| 2004S-0170 - Medicare Prescription Drug, Improvement, and Modernization Act of 2003, Section 1013: Suggest Priority Topics for Research|
|FDA Comment Number :||EC22|
|Submitter :||Dr. Susan Payne||Date & Time:||05/11/2004 06:05:12|
|Organization :||Edmund S Muskie School of Public Service|
| The Medicare Prescription Drug, Improvement, and Modernization Act of 2003 encourages private drug plans with which Medicare will contract to use formularies and other strategies to negotiate better drug prices from manufacturers.
Many (c. 16) state pharmacy assistance programs (SPAPs) for low-income elderly and disabled persons have employed prior authorization to control costs. The use of prior authorization by SPAPs has been controversial for two reasons: First, prior authorization may interfere with continuity of care or access to needed medications, partcularly for the elderly, people with multiple chronic conditions, and people with mental health problems; second, savings realized by prior authorization may be negated by cost increases in other health care sectors if barriers to needed medications result in increased use of the emergency room, hospital, or physician services.
Systematic, rogorous evaluations of the impact of SPAP prior authorization programs on drug spending, beneficiaries, providers, and total system costs can provide Medicare with useful information of the extent to which these programs have met the twin objectives of controlling costs and maintaining quality of care. To date, there have not been rigorous evaluations of these programs. SPAPs are an ideal 'natural experiment' to study because their enrolles are low-income elderly and disabled persons, who are similar to the older Medicare beneficiaries without private or Medicaid coverage who are likely to enroll in a voluntary Medicare drug benefit. SPAPs are also very similar to the private drug plans (PDPs) that will be administering a sizeable portion of the Medicare drug benefit, in that they are stand-alone pharmacy benefit programs.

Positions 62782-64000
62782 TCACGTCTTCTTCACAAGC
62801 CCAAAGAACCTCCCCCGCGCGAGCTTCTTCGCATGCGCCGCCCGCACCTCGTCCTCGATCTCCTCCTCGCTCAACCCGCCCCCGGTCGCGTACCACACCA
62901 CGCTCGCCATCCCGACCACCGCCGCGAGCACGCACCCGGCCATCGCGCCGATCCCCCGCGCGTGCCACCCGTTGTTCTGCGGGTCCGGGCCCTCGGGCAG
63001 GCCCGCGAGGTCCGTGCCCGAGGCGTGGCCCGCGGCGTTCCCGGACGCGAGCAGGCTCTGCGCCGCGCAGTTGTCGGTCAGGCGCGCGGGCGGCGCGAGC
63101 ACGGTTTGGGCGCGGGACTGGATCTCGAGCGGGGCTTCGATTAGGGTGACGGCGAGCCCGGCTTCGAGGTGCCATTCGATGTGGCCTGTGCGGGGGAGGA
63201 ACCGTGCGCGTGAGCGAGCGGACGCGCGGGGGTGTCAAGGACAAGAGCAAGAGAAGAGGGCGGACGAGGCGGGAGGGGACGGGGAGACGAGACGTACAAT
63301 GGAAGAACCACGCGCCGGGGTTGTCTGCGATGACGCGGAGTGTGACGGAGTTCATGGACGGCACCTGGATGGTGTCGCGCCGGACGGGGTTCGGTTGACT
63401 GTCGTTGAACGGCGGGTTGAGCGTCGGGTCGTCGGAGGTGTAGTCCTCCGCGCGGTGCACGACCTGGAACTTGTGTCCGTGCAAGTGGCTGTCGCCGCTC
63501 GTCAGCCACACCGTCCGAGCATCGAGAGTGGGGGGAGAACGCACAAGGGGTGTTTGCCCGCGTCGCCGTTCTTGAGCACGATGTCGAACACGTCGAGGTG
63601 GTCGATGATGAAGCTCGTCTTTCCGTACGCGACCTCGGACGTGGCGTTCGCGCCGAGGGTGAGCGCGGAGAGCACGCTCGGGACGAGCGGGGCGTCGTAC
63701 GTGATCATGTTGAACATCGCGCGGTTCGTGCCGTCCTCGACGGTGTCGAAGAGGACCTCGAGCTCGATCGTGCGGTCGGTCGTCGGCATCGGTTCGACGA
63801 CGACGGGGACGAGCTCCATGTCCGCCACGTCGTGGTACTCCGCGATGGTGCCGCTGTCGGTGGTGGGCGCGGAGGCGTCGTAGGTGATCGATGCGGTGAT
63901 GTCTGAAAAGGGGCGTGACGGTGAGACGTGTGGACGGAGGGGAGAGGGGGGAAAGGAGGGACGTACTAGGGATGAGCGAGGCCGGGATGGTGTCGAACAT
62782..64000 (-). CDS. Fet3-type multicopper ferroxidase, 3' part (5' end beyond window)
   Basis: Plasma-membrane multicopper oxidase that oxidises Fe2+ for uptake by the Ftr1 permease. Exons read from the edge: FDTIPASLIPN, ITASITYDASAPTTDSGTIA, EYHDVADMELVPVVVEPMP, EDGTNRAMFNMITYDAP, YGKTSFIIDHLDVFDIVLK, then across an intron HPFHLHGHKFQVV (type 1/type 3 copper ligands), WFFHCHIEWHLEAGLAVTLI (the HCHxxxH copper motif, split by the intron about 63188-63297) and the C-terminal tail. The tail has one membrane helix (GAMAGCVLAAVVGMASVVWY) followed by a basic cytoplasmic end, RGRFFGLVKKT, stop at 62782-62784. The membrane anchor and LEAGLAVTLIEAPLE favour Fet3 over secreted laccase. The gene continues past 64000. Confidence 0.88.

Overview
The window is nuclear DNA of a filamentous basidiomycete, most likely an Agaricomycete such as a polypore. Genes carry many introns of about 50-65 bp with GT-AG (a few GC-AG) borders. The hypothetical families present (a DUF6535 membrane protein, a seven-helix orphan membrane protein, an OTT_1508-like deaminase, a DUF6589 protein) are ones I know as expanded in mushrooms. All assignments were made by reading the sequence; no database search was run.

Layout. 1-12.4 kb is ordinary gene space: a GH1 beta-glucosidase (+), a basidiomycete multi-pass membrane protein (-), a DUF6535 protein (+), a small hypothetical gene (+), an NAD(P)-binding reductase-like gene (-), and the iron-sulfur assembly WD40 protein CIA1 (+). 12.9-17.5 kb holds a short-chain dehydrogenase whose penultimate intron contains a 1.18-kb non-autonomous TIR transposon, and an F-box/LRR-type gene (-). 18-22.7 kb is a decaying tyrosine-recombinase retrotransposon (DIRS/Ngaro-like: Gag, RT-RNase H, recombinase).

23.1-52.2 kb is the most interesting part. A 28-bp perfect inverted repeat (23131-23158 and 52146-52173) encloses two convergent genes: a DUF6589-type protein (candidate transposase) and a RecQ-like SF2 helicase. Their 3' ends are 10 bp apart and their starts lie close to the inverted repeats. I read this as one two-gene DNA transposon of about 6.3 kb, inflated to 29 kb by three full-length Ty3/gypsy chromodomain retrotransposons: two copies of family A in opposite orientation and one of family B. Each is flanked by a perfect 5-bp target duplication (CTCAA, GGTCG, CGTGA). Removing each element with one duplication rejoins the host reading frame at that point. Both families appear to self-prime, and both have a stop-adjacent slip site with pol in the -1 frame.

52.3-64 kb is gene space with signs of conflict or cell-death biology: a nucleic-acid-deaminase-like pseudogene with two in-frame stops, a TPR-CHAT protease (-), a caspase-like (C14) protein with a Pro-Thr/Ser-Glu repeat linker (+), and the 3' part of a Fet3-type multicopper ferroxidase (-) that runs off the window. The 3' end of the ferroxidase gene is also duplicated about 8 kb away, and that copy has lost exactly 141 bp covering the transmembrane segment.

Prior to the implementation of the Medicare benefit in 2006, the impact of existing SPAP prior authorization policies on beneficiaries' well being should be studied to informa private drug plan design and Medicare quality assurance.
Rigorous evaluations are needed to provide important information to Medicare makers on the potential effects of prior authorization on Medicare beneficiaries, Medicare costs for non-medication services, and patient safety, especially for vulnerable enrolles (the oldest old and enrolles with mental health problems or multiple chronic physical conditions). This information can be used by Medicare to monitor the use of prior authorization and other cost control mechanisms by private plans.
This is a high priority in Medicare because of the need to monitor the impact on beneficiaries and non-drug costs of cost control mechanisms that may be used by private drug plans. It is important to do the evaluation before the medication claims data go into the private sector, outside of public oversight.